At the customer end, foodservice is all about personal relations and how people “feel”. Yet, technology is sharp-edged and transactional. How do the two get along in foodservice?
The simple answer is they do get along, but with some difficulty. And foodservice, like the rest of the hospitality sector, of which it is an integral part, copes with technology by being a late adopter. Spreadsheets and charts are not for chefs. But this world is changing and has been for some time.
Young people entering the sector have used social media and all things to do with the front end of technology, all their lives and now expect it in their workplace too. So, they are becoming an important influence on the adoption of technology in foodservice. Added to that, the covid pandemic is forcing everyone to examine how to use technology because it holds answers to many of the questions which are forcing operators to think about how to build a sustainable future for their business.
The challenges thrown up by covid are many. What future to plan for (and what lessons are there from the past)? How do finances stack up (and how do the daily figures perform against target)? How many people to have on site and what skills do they need (and how does daily headcount match the needs of customer demand)? How to communicate effectively? How to cope with Test & Trace? How to cope with all the information that IT systems throw up? The list is large and varied.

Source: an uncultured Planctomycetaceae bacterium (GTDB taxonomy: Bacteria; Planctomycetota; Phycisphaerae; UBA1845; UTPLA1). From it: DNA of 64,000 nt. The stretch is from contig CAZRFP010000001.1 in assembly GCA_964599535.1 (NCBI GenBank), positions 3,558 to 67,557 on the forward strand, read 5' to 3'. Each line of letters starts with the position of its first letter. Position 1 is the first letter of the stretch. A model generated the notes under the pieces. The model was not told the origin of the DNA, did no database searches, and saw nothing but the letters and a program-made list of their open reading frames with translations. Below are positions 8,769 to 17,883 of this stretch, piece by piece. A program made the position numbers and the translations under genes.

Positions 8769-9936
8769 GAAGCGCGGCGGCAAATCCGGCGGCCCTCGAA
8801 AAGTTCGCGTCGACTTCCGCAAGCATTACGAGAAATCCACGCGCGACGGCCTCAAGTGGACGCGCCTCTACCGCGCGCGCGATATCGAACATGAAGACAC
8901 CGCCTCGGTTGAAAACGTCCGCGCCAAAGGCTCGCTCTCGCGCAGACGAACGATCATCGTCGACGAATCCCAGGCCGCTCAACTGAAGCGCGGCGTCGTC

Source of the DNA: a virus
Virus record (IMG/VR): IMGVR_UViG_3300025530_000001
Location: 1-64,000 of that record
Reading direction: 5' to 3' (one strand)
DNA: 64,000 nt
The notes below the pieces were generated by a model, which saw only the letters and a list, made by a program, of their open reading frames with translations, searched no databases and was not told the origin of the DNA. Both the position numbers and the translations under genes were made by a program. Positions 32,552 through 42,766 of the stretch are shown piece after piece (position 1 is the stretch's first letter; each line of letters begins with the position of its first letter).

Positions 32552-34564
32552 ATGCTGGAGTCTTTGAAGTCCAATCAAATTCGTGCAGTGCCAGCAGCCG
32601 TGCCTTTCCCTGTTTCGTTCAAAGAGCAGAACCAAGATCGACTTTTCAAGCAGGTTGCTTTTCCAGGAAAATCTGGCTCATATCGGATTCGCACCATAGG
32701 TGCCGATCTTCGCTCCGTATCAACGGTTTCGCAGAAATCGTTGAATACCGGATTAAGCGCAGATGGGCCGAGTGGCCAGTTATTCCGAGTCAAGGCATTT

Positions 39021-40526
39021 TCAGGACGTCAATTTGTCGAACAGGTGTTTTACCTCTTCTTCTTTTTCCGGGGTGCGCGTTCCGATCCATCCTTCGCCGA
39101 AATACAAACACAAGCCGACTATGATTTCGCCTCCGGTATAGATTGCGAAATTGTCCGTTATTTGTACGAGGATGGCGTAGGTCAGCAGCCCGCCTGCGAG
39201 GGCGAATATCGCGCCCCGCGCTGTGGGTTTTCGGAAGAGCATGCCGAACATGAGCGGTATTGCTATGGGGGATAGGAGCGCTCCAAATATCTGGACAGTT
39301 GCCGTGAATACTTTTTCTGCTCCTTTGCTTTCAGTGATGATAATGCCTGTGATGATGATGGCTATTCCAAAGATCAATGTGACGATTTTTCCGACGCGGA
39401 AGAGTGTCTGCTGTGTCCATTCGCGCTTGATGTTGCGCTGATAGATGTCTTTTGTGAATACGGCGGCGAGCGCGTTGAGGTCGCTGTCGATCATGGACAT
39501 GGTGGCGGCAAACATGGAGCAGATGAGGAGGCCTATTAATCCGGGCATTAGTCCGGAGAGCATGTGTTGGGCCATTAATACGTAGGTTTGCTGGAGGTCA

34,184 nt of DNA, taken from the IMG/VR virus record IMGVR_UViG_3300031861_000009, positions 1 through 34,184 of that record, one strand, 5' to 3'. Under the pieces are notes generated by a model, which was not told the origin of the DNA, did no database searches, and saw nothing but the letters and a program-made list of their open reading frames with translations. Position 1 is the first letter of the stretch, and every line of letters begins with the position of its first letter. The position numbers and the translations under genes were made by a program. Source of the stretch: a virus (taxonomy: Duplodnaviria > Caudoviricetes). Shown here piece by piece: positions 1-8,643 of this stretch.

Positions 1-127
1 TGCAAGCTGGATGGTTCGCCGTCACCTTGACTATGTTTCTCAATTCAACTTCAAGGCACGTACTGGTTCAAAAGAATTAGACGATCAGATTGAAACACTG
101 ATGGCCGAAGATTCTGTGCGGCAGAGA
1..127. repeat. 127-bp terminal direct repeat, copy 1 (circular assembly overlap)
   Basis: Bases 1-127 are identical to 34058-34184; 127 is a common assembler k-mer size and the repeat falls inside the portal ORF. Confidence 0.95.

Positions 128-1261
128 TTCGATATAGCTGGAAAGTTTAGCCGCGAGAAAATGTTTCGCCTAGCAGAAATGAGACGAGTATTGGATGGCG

And so, an ecosystem of services has been built up to provide the answers. Many services are designed for back of house activities: monitoring stock, scheduling people, managing finances, identifying bottlenecks, reducing costs. And many are for the front of house environment: attracting customers, capturing their orders, managing bookings, taking orders, making payments, enhancing communications between front of house and back of house.
Foodservice, being entrepreneurial – and not wedded to or being willing to fully understand technology – is characterised by a wide range of systems that often do not communicate meaningfully with each other.
And out of this, it seems to me that the role of delivery is partly to develop the use of technology in foodservice. Many of the technologies that foodservice needs, especially the ones that work in the front of house environment are precisely what delivery aggregators offer via their apps, websites and behind the scenes software.
Is foodservice then destined to be in thrall to delivery aggregators because they are the route via which twenty first century technology becomes mainstream in foodservice? I fear that may be the destiny.
Within that context, covid has forced operators to up their game and really focus on technology. It does essentially provide a solution to many problems – app ordering reduces customer dwell time, to take just one example.
But, nevertheless today arguably the biggest challenges surrounding delivery, technology and covid restrictions is maintaining the personable, experience that people expect. Operators are having to work hard to ensure that technology enhances opportunities to eat out of the home – personal engagement needs to maintained.